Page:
Equine therapy program for veterans, first responders struggling with lack of funding

A unique program designed to help war veterans and first responders heal from mental trauma like post-traumatic stress is in jeopardy.

The Can Praxis equine therapy program hoped to expand this year to also serve health care workers.

But a lack of corporate sponsorship and a series of cancelled fundraising events are forcing organizers to pull the reigns on what clients describe as desperately needed help.

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“This is crucial, crucial stuff for these people. It’s saving them,” said Robin Rhodes, a former EMT and participant.

Rhodes worked for several years as an EMT. She left in 2014 and said she could find little support to help heal the mental trauma she experienced from the job.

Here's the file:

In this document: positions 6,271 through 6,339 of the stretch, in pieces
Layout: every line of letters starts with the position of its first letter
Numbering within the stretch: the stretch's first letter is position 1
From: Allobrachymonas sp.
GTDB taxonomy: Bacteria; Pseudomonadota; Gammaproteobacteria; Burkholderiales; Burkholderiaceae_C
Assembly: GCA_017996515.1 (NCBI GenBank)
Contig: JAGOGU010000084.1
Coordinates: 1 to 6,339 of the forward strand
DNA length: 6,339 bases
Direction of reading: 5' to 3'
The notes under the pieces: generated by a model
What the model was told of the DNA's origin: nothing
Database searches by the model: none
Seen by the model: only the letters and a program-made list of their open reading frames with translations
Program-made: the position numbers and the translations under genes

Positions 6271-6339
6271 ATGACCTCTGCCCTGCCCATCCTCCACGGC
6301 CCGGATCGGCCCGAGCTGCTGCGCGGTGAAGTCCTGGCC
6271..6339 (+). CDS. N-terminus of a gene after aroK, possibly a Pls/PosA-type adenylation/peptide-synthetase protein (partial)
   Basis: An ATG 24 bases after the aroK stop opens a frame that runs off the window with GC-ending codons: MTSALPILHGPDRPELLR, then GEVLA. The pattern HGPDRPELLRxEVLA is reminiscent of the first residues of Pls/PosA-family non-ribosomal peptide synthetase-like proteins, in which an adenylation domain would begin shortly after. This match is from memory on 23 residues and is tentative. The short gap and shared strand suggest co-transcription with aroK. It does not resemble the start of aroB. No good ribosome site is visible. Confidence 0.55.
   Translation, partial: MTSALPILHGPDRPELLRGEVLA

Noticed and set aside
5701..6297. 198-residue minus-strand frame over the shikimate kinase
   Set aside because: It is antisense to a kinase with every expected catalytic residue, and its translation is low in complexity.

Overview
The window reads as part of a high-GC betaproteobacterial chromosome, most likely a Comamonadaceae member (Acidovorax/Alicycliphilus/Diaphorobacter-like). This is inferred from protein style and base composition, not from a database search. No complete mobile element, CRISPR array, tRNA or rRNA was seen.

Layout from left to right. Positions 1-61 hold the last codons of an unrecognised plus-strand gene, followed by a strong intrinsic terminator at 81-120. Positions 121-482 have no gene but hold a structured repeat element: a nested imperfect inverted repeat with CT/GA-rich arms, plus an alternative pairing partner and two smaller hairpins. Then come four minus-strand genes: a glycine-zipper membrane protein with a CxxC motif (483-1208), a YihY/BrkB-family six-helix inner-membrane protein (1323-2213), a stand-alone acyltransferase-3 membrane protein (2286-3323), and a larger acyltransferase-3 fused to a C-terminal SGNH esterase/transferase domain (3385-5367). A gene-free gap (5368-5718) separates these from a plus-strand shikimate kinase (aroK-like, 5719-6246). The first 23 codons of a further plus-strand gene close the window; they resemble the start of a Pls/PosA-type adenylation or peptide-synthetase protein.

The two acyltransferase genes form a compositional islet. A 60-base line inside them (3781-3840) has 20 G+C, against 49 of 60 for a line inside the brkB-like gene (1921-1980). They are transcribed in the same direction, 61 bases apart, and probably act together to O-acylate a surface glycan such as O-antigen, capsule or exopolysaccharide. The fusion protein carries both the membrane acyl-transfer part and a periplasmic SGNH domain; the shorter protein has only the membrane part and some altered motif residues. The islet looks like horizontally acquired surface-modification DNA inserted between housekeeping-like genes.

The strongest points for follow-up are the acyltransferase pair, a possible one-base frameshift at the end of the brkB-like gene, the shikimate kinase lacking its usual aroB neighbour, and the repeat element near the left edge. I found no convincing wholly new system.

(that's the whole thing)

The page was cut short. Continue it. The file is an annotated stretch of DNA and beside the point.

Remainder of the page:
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She is among thousands who have taken part in a series of three-day equine therapy sessions with Can Paxis. It’s a free service that gives clients and their families a chance to bond with the horses and each other.

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“The challenge of the pandemic has been the loss of over five major fundraising activities that allow us as a charity to provide these programs at no cost to the injured and their spouse.

“With the loss of those funds you may basically say: ‘The cupboards are bare right now,’” said founder Steve Critchley.

Can Praxis has applied for emergency funding from the Alberta government.

It is also being supported by a number of grassroots initiatives, challenges and individuals doing their own fundraising. But the group is hoping corporate sponsors will step up soon.

© 2020 Global News, a division of Corus Entertainment Inc.

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